Why snakes probably aren’t spreading the new China virus

@article{Callaway2020WhySP,
  title={Why snakes probably aren’t spreading the new China virus},
  author={Ewen Callaway and David Cyranoski},
  journal={Nature},
  year={2020}
}
One genetic analysis suggests reptilian reservoir — but researchers doubt that the coronavirus could have originated in animals other than birds or mammals. One genetic analysis suggests reptilian reservoir — but researchers doubt that the coronavirus could have originated in animals other than birds or mammals. 
Nomenclature: Coronavirus and the 2019 Novel Coronavirus
TLDR
It is suggested that full-fledged official names are duly contribute to the resilience of healthy collective usages in current infodemic scenario.
Predicting wildlife hosts of betacoronaviruses for SARS-CoV-2 sampling prioritization
TLDR
An ensemble of seven network- and trait-based statistical models that predict mammal-virus associations are generated and used to develop a set of priority recommendations for sampling potential bat reservoirs and intermediate hosts for SARS-CoV-2 and related betacoronaviruses.
Edible insects unlikely to contribute to transmission of coronavirus SARS-CoV-2
TLDR
The fact that the insects in production are not hosts to SARS-CoV-2 precludes virus replication and the further processing of the insects will destroy the contamination, concluding that the hazard of edible insects being a transmission vector of Sars-Cov-2 is extremely low.
Novel coronavirus 2019 (COVID‐19): Emergence and implications for emergency care
TLDR
A novel coronavirus causing acute illness with severe symptoms has been isolated in Wuhan, Hubei Province, China and the likelihood of increasing cases globally continues to rise.
Twin Mammals and COVID-19: Life and Science of the Suspects
TLDR
The major aspects of life of bats and pangolins are enlighten and their potential link to COVID-19 is briefly discussed to highlight the way forward.
Potential Factors Influencing Repeated SARS Outbreaks in China
TLDR
If bats were the natural hosts of SARS-CoVs, cold temperature and low humidity in these times might provide conducive environmental conditions for prolonged viral survival in these regions concentrated with bats, which might have an easier time in breaking through human defenses when harsh winter makes human bodies more vulnerable.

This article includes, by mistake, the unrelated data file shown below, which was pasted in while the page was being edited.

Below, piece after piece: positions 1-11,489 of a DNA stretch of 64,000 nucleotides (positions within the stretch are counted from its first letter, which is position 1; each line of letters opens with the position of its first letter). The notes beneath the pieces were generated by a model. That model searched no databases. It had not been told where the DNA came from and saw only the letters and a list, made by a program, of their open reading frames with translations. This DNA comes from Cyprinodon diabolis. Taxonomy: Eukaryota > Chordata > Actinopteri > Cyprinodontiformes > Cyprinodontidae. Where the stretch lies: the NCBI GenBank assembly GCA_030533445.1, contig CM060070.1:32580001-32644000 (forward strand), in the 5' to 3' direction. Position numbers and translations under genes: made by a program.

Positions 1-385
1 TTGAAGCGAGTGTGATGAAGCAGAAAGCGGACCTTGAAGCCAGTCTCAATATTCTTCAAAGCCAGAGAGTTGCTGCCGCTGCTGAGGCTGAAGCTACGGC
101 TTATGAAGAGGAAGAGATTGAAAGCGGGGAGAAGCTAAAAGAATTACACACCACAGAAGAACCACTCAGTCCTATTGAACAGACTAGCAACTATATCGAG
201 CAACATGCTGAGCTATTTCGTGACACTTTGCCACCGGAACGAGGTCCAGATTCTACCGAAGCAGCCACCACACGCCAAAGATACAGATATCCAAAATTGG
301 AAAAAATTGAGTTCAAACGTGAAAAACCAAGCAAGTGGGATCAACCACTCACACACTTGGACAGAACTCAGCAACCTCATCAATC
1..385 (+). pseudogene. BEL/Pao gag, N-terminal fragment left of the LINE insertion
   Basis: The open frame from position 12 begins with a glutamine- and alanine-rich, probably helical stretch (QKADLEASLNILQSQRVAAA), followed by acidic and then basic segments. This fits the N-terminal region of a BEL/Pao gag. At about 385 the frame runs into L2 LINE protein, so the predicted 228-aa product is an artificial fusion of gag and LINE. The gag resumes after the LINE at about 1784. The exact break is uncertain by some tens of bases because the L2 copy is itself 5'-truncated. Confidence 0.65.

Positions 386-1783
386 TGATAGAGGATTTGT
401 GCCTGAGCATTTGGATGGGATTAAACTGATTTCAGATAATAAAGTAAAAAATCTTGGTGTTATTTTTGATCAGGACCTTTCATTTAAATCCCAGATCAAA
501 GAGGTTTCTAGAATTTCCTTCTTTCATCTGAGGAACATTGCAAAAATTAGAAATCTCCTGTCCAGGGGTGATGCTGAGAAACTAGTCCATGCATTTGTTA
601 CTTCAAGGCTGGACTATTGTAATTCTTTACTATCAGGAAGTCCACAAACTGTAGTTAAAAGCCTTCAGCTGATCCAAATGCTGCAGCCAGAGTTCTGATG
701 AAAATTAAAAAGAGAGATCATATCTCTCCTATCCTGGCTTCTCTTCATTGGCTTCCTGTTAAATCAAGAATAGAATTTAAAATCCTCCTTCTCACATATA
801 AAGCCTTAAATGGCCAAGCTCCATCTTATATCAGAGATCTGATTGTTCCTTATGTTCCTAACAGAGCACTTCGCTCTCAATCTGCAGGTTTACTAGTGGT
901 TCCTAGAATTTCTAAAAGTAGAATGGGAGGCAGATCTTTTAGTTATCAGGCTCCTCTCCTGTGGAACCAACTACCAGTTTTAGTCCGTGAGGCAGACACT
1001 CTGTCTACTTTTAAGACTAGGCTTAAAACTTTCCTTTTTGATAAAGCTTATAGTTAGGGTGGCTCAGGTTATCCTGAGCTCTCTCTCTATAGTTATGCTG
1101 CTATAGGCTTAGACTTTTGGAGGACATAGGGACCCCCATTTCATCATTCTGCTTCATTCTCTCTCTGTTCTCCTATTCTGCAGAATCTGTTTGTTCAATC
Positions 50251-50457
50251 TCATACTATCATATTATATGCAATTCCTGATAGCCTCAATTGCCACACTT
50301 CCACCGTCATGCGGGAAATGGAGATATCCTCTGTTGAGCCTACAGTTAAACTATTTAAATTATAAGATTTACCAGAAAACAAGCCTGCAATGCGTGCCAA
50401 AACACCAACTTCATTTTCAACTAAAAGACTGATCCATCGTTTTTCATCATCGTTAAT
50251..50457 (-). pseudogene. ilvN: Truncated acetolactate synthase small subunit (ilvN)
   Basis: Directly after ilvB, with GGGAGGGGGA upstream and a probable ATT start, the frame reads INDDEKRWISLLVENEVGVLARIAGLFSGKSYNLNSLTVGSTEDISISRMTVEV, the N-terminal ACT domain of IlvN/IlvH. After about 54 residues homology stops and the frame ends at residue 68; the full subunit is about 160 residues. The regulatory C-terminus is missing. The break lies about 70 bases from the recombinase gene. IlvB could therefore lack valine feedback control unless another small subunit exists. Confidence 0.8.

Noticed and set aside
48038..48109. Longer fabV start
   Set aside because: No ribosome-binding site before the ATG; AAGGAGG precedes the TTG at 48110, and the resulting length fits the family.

Epidemiology, Transmission, Clinical Features, Diagnosis, Treatment, and Prevention of COVID19: An Updated Review
TLDR
This review study has been focused on epidemiology, virology, transmission methods, clinical features, laboratory findings, and prevalent mutations of the SARS-CoV-2 virus.
A Review on the Factors Contributing to 2019-nCoV Virus Outbreaks in Wuhan
TLDR
This review compares and analyzes the external environment, natural hosts, intermediate hosts, and susceptible populations when these two coronaviruses occurred and found that the 2019-nCov virus outbreak in Wuhan was not an accidental phenomenon, but a result of a combination of factors.
Codon Usage and Phenotypic Divergences of SARS-CoV-2 Genes
TLDR
It is found that Sars-CoV-2 has a high AU content that strongly influences its codon usage, which appears to be better adapted to the human host, and the higher divergence observed for the latter three genes could represent a significant barrier in the development of antiviral therapeutics against SARS-Cov-2.
Spread of Mink SARS-CoV-2 Variants in Humans: A Model of Sarbecovirus Interspecies Evolution
TLDR
This study revisits the issue of the circulation of SARS-CoV-2 variants in minks as a model of sarbecovirus interspecies evolution by comparing human and mink angiotensin I converting enzyme 2 (ACE2) and neuropilin 1 (NRP-1) receptors and predicting linear epitope targets for immune response.
...
...

References

SHOWING 1-3 OF 3 REFERENCES
Homologous recombination within the spike glycoprotein of the newly identified coronavirus may boost cross-species transmission from snake to human.
TLDR
Results suggest that homologous recombination within the spike glycoprotein may contribute to cross-species transmission from snake to humans, and suggest that snake is the most probable wildlife animal reservoir for the 2019-nCoV based on its RSCU bias resembling snake compared to other animals.
Cross‐species transmission of the newly identified coronavirus 2019‐nCoV
TLDR
Comprehensive sequence analysis and comparison in conjunction with relative synonymous codon usage (RSCU) bias among different animal species based on the 2019-nCoV sequence suggest that homologous recombination may occur and contribute to the 2019‐n coV cross‐species transmission.
Discovery of a rich gene pool of bat SARS-related coronaviruses provides new insights into the origin of SARS coronavirus
TLDR
It is hypothesized that the direct progenitor of SARS-CoV may have originated after sequential recombination events between the precursors of these SARSr-CoVs, and highlights the necessity of preparedness for future emergence of Sars-like diseases.